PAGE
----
Argentina Latest Nation To Look At Joining The Belt & Road Initiative
Op/Ed by Chris Devonshire-Ellis
Move has implications upon China’s relations with Mercusor
Argentina will join China’s multibillion-dollar Belt & Road Initiative (BRI), the Argentine newspaper Perfil has reported, citing the Argentine foreign office.
In Latin America, Chile, Peru and Uruguay, along with 16 other countries, have already joined the scheme, while regional powerhouses Argentina, Colombia, Mexico and Brazil have not.
“We will join Belt and Road in the future, we’re interested,” the Argentine foreign office was quoted as saying.
As for the other main South American economies, Brazil is a member of the BRICS group, which stated last month that each of the BRICS states had agreed to enhance trade ties with each other. Brazil is also the leading partner with Mercusor, which includes Argentina in addition to Paraguay and Uruguay. Mercosur operations involve free intra-zone trade and a common trade policy between member countries. It is the world’s fourth largest trading bloc after EU, NAFTA, and ASEAN, with an annual GDP of about US$5 trillion.
The bloc is home to more than 250 million people and accounts for almost three-fourths of total economic activity in South America. It also includes Venezuela, but the country has been suspended from Mercosur since early 2016 for not complying with agreed tariff changes.
Associate members include the rest of South America, namely Bolivia, Chile, Ecuador, Guyana, Peru, and Suriname, along with Mexico and New Zealand as observer nations. Of these, China has double tax agreements with Brazil, Ecuador, Peru, and Venezuela, while an FTA with Colombia is still at the feasibility study stage. Mercosur Associate members do share some of the free trade benefits, although in several cases these are still awaiting legislative approval.
On enhancing Mercosur, however, Uruguay’s Finance Minister Danilo Astori said that “each Mercosur country should have a multiplicity of memberships. Mercosur must have joint international policies, an agreement on moderate protection from third parties and above all must have agreements with other trade blocs.”
China has been active in the pursuit of diplomatic ties. Is has formed the China-CELAC Forum, which brings China and the Community of Latin America and Caribbean States (LAC) together under a formal banner. The South American members of this include Argentina, Belize, Bolivia, Brazil, Chile, Colombia, Ecuador, Paraguay, Peru, Paraguay, and Venezuela.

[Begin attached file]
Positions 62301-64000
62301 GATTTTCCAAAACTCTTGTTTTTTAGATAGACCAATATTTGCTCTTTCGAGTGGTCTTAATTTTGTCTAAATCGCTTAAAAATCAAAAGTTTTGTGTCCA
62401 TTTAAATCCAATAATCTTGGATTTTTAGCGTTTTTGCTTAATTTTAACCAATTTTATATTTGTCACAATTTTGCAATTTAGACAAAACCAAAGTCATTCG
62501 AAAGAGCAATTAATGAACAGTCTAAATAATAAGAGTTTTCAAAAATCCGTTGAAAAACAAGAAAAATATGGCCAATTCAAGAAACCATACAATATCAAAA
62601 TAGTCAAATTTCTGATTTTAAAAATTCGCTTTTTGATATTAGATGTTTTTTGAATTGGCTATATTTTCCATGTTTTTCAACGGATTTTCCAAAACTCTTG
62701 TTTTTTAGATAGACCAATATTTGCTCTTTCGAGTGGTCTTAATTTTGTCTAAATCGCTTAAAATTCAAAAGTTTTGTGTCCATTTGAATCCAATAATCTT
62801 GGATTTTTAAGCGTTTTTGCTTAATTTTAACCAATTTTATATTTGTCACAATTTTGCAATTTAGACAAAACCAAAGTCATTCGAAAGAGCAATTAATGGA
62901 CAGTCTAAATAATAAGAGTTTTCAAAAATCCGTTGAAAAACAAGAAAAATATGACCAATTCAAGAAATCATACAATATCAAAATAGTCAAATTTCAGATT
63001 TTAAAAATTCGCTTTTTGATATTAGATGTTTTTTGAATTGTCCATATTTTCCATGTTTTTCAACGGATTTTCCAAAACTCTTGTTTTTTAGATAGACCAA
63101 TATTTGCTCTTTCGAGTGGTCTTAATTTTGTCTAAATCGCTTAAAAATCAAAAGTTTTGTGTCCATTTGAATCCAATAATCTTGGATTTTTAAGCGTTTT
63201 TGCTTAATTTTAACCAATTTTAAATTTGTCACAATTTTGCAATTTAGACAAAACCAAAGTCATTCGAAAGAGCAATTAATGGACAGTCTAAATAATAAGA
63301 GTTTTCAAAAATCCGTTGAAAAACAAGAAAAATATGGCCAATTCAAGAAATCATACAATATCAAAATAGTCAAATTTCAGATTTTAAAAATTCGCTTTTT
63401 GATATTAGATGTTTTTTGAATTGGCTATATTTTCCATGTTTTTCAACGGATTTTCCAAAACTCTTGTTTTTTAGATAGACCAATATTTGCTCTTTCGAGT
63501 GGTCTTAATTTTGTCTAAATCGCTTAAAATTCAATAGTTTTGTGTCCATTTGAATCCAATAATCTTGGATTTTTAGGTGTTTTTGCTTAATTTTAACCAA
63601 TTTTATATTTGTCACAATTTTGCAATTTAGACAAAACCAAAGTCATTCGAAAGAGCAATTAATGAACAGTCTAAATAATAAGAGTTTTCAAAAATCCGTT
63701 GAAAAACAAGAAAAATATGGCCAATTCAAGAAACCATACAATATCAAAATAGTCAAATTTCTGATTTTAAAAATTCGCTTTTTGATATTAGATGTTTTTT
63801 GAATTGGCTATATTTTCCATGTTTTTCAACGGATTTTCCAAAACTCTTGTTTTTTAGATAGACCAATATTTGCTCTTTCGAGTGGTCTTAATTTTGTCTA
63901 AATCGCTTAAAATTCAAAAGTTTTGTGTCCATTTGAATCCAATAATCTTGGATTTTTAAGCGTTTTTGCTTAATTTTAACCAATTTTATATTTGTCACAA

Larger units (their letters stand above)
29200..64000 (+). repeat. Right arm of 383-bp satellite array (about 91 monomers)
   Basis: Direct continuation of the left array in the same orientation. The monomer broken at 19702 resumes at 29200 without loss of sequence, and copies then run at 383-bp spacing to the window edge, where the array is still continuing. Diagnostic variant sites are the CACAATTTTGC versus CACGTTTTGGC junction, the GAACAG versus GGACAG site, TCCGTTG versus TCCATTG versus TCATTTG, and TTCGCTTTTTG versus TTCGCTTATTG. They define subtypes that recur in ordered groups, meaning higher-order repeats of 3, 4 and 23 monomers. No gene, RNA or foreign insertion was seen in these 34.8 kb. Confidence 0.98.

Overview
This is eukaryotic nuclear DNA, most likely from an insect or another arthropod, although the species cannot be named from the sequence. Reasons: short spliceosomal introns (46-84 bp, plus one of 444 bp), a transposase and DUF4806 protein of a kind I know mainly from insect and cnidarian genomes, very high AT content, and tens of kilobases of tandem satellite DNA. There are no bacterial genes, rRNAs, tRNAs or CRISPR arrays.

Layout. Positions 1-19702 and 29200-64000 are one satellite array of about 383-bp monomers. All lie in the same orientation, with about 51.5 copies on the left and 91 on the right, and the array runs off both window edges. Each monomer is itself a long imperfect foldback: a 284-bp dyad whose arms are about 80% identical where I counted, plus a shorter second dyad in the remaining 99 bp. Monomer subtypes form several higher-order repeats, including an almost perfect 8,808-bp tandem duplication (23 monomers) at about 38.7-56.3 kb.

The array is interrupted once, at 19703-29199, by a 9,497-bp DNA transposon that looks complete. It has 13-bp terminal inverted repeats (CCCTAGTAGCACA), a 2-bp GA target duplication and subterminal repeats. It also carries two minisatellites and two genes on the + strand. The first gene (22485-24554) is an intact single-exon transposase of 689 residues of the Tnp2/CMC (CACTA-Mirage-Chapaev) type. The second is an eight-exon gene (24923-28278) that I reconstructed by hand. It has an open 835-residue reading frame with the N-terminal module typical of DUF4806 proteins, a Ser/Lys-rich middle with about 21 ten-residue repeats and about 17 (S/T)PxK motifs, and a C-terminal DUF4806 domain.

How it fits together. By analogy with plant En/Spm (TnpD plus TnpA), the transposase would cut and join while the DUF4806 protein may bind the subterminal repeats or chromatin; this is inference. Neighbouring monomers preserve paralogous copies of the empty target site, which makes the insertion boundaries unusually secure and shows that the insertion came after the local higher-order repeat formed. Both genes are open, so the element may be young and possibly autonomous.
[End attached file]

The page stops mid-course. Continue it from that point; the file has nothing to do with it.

The China-CELAC Forum serves as a platform for dialogue and agenda-setting between international and regional leaders. It has become a Chinese priority as China pushes for deeper influence within the region and is considered by some to reduce the significant influence of the US on the politics and economics of Latin America.
China’s influence on the region has been accelerating fast. The value of trade between Latin America and China increased 22-fold between 2000 and 2013. China is LAC’s second largest source of imports, and the third largest market for LAC exports. China has recognized this in the second Chinese Policy Paper on LAC (2016), a cooperation trade network and investment review that leans towards the identification of energy and resources with new targets including the now Belt and Road construction, agriculture, manufacturing, and scientific and technological innovation. This fits in with countries such as Bolivia, Chile, and Peru, as their economic profiles are built on national mineral wealth leading their domestic and foreign policies.
That said, discussions are taking place between China and the Mercosur nations over upgrading trade relationships to free trade status. However, China does not seem to be in much of a hurry, preferring to want to arrange this on a “step by step” basis according to comments made by China’s Foreign Minister Wang Yi when meeting with the Uruguayan Foreign Minister Nin Ninova at the beginning of last year. Here, China’s “step by step” approach is probably an allusion to “one at a time” rather than a full China-Mercosur FTA. However, the Mercosur bloc is significant, being the world’s fourth largest with a population of 260 million and accounting for 75 percent of South America’s GDP. China’s trade with Mercosur totaled about US$107 billion in 2018.
China has already stated its intentions to double bilateral trade with South America to US$500 billion by 2025 and to increase total investment into the region to US$250 billion. The addition of Argentina to the Belt & Road Initiative is a further step forward towards that goal.
- Developing Global Free Trade: Linking China’s BRI with Mercosur, South America
- China’s Belt & Road Initiative And South America
Silk Road Briefing is written by Dezan Shira & Associates. The firm provides strategic analysis, legal, tax and operational advisory services across Eurasia and has done since 1992. We maintain 28 offices throughout the region and assist foreign governments and MNC’s develop regional strategies in addition to foreign investment advice for investors throughout Asia. Please contact us at firstname.lastname@example.org or visit us at www.dezshira.com